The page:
The apprentice found his eyes straying to the demon-encrusted censor. It was perched in the center of room, chalk lines and wards drawn all about it on the floor. It only took Dorson a moment to realize that something was odd about the markings. There were errors in them. It was almost as if A real child had drawn them, they were so sloppy. Why hadn't one of the most specialized mages in all of Metamor noticed this? Dorson set about to redrawing the flawed lines, fixing the sloppy work of an impertinent infant. It wouldn't be the last time he had to cover for the little snot, he told himself...

It only took him a few minutes to get the glyphs into what was clearly the proper alignment. Now Metamor would be completely protected from the evil the censor possessed. It could not spread. That is unless it was called forth by a mage, and even then its power would be held in check by the powerful wards that Wessex had so nearly botched. Not that the censor was all that impressive, in and of itself. The ferret studied the golden object with his magic sight, and saw nothing of consequence. Clearly, the thing could hurt no one.

Looking about further, he saw around the base the sharp metal rods that were used to light the candle in the center of the censor. Dorson wondered just what sort of fragrance that candle might give off? What harm could there be in ascertaining the particular flavor of the incense? After all, it was harmless now.

Dorson reached over, taking the two metal rods from their place, and began striking them together just over the wick that was held perfectly straight up as if in expectation of the spark. When it came, the candle flared brightly, and suddenly the cloud was lifted from Dorson's eyes. The censor flared to life, black oozing magic poured forth from every crevice, radiating an unholy fire the likes of he had never before seen. Even the lines he had carefully redrawn revealed themselves to be illusions. In their place were circles of power, drawn to channel energy into the center and whether lied there. The only thing that was still in place were the protection wards that kept the room sealed.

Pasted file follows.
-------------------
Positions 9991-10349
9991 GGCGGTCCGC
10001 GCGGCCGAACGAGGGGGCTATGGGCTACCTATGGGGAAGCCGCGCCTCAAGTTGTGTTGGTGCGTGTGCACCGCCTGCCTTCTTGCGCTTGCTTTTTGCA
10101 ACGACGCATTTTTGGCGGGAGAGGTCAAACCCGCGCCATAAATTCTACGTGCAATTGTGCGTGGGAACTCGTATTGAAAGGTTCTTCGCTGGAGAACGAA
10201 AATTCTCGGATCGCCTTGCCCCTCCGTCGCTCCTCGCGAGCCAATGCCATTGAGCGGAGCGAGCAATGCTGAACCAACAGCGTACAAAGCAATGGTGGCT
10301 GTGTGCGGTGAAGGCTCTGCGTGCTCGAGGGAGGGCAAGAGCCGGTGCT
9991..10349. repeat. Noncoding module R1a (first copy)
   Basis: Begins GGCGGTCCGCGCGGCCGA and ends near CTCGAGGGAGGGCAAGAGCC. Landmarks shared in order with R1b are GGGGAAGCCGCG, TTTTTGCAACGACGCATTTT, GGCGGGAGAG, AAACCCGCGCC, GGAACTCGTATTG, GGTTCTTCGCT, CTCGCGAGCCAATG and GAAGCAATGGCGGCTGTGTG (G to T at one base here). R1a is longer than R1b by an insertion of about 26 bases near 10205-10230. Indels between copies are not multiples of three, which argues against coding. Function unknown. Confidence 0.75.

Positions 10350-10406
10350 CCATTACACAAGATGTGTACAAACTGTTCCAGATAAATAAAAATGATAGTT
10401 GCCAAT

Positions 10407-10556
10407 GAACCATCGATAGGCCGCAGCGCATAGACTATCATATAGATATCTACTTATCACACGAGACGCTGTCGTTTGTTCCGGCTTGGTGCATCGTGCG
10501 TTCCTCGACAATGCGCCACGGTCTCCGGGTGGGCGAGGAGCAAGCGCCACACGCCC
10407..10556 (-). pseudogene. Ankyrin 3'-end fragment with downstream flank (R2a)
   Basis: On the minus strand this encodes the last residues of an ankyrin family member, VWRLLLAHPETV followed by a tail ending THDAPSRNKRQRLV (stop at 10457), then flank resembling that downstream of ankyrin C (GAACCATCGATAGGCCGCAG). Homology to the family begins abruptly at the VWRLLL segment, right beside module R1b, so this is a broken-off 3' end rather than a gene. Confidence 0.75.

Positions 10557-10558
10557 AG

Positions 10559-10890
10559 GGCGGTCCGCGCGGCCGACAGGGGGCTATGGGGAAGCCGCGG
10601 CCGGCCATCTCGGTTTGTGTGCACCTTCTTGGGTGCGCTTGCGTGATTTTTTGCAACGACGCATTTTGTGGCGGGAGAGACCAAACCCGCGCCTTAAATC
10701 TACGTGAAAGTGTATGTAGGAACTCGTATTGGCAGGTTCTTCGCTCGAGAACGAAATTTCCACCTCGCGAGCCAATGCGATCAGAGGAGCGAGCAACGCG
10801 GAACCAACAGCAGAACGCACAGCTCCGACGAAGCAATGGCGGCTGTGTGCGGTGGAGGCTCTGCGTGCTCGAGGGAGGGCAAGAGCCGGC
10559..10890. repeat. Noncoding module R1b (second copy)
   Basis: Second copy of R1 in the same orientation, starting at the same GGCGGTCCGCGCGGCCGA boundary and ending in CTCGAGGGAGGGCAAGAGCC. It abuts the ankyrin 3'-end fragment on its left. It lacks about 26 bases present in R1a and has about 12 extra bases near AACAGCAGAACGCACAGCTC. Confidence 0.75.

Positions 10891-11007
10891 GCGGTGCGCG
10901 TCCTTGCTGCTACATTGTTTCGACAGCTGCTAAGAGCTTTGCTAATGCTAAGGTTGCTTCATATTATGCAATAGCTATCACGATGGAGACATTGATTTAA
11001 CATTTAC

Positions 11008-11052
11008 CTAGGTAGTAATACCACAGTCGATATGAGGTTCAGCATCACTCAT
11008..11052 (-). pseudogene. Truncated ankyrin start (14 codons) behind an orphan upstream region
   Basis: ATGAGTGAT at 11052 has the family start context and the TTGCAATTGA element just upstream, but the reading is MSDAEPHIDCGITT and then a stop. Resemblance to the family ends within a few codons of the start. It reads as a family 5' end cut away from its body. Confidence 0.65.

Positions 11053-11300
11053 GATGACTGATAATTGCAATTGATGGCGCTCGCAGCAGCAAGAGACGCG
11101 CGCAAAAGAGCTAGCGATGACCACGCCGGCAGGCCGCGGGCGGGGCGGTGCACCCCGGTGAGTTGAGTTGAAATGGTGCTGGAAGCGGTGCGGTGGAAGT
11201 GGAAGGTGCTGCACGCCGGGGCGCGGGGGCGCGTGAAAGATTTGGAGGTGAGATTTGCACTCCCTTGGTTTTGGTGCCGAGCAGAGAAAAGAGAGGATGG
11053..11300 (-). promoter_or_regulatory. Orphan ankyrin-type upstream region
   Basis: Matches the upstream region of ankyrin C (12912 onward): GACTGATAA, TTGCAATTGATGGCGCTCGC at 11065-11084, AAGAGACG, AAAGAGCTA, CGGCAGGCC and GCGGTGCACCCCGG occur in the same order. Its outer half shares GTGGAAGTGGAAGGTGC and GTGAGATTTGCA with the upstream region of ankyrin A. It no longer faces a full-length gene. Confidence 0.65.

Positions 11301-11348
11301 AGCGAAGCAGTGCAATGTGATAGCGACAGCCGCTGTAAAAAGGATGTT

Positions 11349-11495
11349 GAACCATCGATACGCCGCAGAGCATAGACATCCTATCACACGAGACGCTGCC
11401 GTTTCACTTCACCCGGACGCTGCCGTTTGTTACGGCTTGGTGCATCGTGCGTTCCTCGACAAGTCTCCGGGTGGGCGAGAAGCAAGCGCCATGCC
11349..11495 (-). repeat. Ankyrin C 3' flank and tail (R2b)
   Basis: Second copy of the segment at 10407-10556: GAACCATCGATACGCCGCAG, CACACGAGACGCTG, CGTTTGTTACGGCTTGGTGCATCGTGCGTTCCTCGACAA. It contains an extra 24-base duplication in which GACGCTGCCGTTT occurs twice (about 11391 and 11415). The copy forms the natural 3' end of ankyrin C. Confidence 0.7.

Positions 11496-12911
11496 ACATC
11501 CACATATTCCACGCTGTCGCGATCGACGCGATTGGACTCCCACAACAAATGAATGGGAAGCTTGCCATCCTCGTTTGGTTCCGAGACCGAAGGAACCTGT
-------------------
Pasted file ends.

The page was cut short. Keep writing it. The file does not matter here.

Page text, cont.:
The ferret tried to scream out for help, but up from the candle a black vaporous mist spiraled upwards, filling the room, and his lungs. He gagged at the scent, but it quickly lifted him up, entwining his body and restraining his struggles. As if stepping out of the fog, a form suddenly appeared before him. It was that of a tall lanky human with black hair, dressed in black robes ornamented with a blood red shield imprinted on the sleeves. Inside each shield was a human palm, and inside each palm was a white sword. The man's eyes bored down into him, and his smile was quite cold. The fog evaporated a second later and the two of them were standing alone in the room, the censor snuffed.

"I really should thank you for that," the figure remarked in an amused voice. "Accept a token of my gratitude." He held both of his hands out before him, and then twisted his fists violently. Dorson's head spun about on his shoulders, the neck snapping loudly. The ferret's twitching form suddenly went limp, and then fell to the ground, a dead mass of spiritless flesh.

The evil wizard smirked at the sight, and then turned back to face the censor. Looking about the room at the lanterns stationed along each wall he grimaced. There were no shadows here that he could use. But that was easy enough to rectify. Stepping to each torch in turn, he quickly extinguished them with a word and a gesture. He was at the last one, standing before it ready to speak when a gentle bell tone sounded. Looking up, he saw Wessex standing in the doorway, a dazed and shocked expression pasted upon his youthful features.

Wessex stared down at the dead form of his apprentice, and then up at the unfamiliar man in the dark robes. Then his eyes returned to his dead student. With an outraged cry, he leapt through the spell barriers, and prepared to unleash a mighty blast against the murderer of his charge. However, he was struck dumb by a sudden bombardment of hideous temptation that flooded into his mind. Images of himself upon the Ducal throne, or even of ruling the entire world poured into his mind. Forbidden knowledge was prepared to lay itself bare to him if only he willed it. Riches beyond imagination were there for his taking. Everything he had ever fantasized about was waiting for him if only he would embrace the censor....